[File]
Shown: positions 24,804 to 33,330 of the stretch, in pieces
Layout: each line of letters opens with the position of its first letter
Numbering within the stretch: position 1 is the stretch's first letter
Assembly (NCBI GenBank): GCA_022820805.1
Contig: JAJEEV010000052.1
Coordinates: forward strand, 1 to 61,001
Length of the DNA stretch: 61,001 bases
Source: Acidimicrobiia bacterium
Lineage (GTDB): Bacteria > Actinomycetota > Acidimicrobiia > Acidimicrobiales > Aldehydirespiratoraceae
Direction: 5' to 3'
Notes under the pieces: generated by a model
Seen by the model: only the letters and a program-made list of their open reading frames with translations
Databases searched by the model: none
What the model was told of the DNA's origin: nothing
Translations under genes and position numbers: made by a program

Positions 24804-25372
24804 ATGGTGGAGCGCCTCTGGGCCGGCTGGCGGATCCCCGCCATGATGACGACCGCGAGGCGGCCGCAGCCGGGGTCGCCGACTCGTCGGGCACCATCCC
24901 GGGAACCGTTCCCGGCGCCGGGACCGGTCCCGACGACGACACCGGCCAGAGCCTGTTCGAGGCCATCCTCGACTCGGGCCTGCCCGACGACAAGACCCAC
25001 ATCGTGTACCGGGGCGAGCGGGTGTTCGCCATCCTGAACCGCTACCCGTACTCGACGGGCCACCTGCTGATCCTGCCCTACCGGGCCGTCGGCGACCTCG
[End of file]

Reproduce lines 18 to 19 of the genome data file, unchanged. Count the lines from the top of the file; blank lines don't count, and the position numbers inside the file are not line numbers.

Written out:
24901 GGGAACCGTTCCCGGCGCCGGGACCGGTCCCGACGACGACACCGGCCAGAGCCTGTTCGAGGCCATCCTCGACTCGGGCCTGCCCGACGACAAGACCCAC
25001 ATCGTGTACCGGGGCGAGCGGGTGTTCGCCATCCTGAACCGCTACCCGTACTCGACGGGCCACCTGCTGATCCTGCCCTACCGGGCCGTCGGCGACCTCG